The big problem with saying, though, that Jesus is a guru is that Eastern philosophy doesn’t address the perennial problem that faces humanity, which would be sin. Sin is a distinctly Western and, I would say, a Semitic concept because you also don’t find this in Greco-Roman religions either. The idea of sin is a Hebrew word that means to miss the mark, that we have failed to be conformed to the image and likeness of God, who is perfect goodness itself. In the Greco-Roman world, the gods and goddesses, they were superpower beings with the same moral deficiencies as us, if not more so. Look at Zeus and his philandering.

Cy Kellett:
Yeah, a little nastier and weirder.

Trent Horn:
Absolutely. But in Judaism and Christianity, we would say that sin, a concept also taken up in Islam, is an offense against God, who is perfect goodness itself, in violation of the laws that He has laid down for us. Sin alienates us from God, the source of all goodness itself, and so in order to be rescued from our sinful state, we have to simply accept God’s offer of salvation. We cannot get ourselves out of a sinful state on our own.

The Eastern view of salvation, Cy, is certainly not that. It says that the problem is not sin against God. Buddha, he didn’t consider himself a savior. He didn’t even do miracles to prove he was who he said he was. Rather, he believed that the source of humanity’s plight was attachment to things that are illusory or cannot satisfy us. Salvation in the Eastern sense is detaching from the material world and then following the Eightfold Path in Buddhism, right speech, right conduct, right manifestations, but it’s a very self-help kind of way.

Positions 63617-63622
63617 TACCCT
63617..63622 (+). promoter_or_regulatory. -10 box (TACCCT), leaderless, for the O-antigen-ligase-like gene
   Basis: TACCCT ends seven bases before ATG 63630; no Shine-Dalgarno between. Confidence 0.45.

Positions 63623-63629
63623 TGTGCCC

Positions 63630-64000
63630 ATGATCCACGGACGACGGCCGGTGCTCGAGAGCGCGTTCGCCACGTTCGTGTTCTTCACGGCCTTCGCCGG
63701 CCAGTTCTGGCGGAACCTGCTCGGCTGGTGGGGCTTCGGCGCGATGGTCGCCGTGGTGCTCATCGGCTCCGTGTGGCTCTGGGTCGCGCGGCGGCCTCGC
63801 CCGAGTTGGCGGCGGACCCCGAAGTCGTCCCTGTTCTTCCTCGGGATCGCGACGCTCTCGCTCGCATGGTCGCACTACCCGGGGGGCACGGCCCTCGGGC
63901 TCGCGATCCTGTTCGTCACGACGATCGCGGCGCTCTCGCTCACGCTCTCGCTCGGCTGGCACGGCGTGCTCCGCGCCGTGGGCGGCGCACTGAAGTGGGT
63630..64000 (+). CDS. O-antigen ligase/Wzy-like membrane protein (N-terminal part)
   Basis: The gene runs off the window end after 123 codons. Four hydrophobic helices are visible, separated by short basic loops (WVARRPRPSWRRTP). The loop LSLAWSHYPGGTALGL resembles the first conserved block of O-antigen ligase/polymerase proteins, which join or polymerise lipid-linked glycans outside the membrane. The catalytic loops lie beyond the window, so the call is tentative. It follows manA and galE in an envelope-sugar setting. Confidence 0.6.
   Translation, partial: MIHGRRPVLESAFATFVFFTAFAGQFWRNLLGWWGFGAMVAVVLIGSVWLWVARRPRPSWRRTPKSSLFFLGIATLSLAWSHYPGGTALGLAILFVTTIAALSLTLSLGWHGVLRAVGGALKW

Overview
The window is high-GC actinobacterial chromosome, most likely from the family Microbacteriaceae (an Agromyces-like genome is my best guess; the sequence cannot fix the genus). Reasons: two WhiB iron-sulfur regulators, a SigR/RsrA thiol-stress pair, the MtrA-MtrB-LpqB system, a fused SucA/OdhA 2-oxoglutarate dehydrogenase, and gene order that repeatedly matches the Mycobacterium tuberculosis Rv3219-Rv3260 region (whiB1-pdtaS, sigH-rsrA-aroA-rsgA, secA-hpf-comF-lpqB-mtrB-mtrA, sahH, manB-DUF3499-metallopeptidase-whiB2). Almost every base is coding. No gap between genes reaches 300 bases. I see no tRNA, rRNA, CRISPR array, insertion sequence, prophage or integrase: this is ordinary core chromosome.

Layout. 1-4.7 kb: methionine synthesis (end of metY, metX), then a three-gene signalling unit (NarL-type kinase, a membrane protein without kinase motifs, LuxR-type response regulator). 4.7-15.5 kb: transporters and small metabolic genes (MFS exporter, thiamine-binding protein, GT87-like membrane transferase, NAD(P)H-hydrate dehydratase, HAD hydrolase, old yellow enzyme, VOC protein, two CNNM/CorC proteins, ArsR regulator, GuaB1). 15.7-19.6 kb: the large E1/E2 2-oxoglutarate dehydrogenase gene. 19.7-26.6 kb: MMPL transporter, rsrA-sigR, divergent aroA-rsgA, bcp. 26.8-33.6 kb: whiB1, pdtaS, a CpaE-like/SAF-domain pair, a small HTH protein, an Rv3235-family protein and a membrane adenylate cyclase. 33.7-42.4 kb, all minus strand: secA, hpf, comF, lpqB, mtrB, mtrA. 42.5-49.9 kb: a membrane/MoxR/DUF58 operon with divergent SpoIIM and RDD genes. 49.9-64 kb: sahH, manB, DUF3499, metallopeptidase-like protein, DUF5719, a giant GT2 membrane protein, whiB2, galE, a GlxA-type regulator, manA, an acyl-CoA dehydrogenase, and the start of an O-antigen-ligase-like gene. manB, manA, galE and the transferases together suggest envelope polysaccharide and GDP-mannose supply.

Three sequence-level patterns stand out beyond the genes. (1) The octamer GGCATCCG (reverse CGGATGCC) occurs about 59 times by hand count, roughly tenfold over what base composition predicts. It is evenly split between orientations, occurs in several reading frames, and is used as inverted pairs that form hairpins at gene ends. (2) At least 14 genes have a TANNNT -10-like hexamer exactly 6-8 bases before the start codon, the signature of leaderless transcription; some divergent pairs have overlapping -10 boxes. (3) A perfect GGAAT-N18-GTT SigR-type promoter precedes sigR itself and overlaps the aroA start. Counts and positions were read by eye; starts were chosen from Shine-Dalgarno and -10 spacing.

Then, of course, it fits well in modern self-help, New Age philosophies to get yourself out of something. The guru is the model. You follow him, and you’ll see salvation. That’s why Buddha himself told his followers, “Be islands, or lamps,” depends on the translations. I like, “Be ye lamps unto yourselves, refuges unto yourselves, seeking no external refuge.” Buddha said, “Be lamps unto yourselves. Light your own path.”

Of course, Jesus says the opposite. Jesus says, “I am the light of the world. Whoever walks with me, in me, will never see dark.” He is the light of the world, the light that has entered in to shine upon the darkness. Once again, it’s not about Jesus being an example for us. It’s about Jesus radically changing who we are.

That’s, I would say, the big problem of saying Jesus is a guru. It does not attack the problem of sin that universally affects us, and it doesn’t give us the actual solution, that is, sin is an offense against God; we must put our faith and trust in the person whose sacrifice outweighs the negative effects of all of our sins. Eastern philosophy, New Age can’t deliver that. Only the Gospel can do that.

Cy Kellett:
Does it bother you at all that this seems to suggest that this modern person can explain Jesus in a way that His own followers couldn’t explain Him, and that those who tried to live by His teachings for 2,000 years couldn’t explain Him; we had to wait around for Dr. Chopra to get an explanation of what Jesus really meant?

Trent Horn: